Friday, December 24, 2010

How to Cut Up a Rabbit

A good alternative to spring ham, rabbit is a lean readily available alternative meal, lower in fat than pork or beef. There are a variety of recipes for rabbit but they all begin with cutting the rabbit. Below are the main steps for preparing a rabbit for cooking. It is a good idea to think of rabbit preparation as very similar to chicken preparation, making things a little easier to digest.

Difficulty: Easy

Lay skinned, washed and dried rabbit on its back on a clean non-porous cutting board. One rabbit can serve 4 people so only prepare as much as you need. Removal of head and feet should occur at the butcher.

Remove head and feet with a meat cleaver if still attached.

Cut away with a sharp knife the two flaps of skin clearly visible on the sides of the rabbit's torso under the arms. A sharp knife around the back and below the ribs will make removal easier. Discard the flaps or use similar to chicken wings.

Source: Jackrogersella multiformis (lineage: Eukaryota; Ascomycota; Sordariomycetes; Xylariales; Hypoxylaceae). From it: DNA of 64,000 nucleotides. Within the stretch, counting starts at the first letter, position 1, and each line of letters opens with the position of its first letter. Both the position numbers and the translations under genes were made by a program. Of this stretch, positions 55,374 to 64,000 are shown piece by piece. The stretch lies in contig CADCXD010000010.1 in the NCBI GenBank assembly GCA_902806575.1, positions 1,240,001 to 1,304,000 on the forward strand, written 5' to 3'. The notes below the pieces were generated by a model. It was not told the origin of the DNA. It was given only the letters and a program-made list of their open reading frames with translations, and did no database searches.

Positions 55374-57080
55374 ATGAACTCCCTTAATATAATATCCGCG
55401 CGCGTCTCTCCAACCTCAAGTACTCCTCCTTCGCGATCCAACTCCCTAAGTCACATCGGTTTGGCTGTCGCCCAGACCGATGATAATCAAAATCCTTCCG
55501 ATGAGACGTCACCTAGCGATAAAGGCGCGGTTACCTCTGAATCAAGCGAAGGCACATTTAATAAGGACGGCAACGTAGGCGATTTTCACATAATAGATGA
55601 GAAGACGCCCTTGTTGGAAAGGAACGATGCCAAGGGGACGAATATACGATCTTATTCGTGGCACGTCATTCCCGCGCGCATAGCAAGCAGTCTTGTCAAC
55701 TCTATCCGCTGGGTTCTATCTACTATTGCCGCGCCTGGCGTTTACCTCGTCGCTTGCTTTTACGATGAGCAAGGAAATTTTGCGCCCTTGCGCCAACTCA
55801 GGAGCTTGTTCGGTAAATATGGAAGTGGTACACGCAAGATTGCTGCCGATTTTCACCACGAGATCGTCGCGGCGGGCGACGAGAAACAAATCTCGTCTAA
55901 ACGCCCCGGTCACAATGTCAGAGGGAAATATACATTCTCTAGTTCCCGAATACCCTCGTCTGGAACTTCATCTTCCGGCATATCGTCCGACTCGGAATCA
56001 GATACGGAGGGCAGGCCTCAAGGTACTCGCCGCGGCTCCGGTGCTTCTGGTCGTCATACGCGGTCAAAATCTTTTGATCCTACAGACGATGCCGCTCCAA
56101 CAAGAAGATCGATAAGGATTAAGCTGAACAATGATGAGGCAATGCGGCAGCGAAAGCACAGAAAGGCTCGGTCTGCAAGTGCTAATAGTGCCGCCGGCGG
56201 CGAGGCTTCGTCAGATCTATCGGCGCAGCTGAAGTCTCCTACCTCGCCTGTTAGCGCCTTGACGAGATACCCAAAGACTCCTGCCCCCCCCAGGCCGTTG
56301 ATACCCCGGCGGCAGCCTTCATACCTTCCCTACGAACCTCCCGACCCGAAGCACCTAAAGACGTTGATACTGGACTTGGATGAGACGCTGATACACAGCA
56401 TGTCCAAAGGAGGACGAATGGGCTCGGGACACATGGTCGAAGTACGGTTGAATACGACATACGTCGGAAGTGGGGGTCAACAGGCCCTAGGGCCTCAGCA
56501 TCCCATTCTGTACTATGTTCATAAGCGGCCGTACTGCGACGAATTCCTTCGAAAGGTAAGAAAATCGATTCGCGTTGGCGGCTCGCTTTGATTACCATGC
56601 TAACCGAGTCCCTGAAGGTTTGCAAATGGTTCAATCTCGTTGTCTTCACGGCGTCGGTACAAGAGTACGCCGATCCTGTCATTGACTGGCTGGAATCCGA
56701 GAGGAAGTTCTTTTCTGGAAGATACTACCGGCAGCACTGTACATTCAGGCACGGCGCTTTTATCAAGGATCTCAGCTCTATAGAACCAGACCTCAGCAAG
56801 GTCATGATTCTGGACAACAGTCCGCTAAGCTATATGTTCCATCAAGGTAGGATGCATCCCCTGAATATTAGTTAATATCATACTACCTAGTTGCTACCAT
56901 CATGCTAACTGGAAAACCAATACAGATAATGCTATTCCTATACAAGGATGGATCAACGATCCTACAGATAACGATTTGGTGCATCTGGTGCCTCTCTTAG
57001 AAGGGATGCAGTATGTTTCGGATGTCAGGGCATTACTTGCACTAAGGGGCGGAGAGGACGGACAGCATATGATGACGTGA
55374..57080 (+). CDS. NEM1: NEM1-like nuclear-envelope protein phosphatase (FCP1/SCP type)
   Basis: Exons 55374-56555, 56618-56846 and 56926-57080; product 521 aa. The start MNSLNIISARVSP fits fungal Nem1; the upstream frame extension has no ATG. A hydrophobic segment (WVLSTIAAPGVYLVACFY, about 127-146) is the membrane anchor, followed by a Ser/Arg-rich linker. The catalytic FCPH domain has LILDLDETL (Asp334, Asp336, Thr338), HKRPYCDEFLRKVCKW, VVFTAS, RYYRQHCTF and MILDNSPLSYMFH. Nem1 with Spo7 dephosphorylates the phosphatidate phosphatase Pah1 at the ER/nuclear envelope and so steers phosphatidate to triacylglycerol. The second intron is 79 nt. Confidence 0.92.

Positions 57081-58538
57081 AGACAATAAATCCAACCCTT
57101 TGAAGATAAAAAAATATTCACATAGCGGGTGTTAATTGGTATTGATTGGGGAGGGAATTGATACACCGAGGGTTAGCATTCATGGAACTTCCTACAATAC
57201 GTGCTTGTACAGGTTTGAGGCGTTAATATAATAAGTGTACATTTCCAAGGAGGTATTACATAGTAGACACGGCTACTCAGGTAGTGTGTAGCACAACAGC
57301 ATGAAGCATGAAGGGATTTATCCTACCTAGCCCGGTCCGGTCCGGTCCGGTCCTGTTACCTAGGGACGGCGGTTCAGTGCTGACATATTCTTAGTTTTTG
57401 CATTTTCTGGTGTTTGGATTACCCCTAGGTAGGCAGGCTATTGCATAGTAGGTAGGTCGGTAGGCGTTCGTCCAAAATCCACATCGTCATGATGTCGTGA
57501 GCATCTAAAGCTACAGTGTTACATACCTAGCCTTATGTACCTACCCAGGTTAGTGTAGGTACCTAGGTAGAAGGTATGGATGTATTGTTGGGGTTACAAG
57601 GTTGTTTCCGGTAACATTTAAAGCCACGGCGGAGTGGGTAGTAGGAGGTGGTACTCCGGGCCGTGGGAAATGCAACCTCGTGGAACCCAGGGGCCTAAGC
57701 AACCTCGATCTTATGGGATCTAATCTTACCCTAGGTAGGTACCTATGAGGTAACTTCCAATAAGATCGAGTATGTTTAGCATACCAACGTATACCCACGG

Remove the front legs by cutting through connecting tissue with a knife. As the legs are not attached to the main skeleton, little force is necessary.

Locate the hole on rabbit torso where inner and outer workings connect. Press down hard with the flat of the knife, allowing for removal of any unwanted tissue.

Cut at hind legs with sharp knife just above the leg joins to sever connective tissue. Like the front legs there is no bone attaching the torso and leg.

Slice the rib cage and torso into 3 even pieces. Most recipes call for the rabbit to be cut into 9 or 11 pieces.

Article on morehow.


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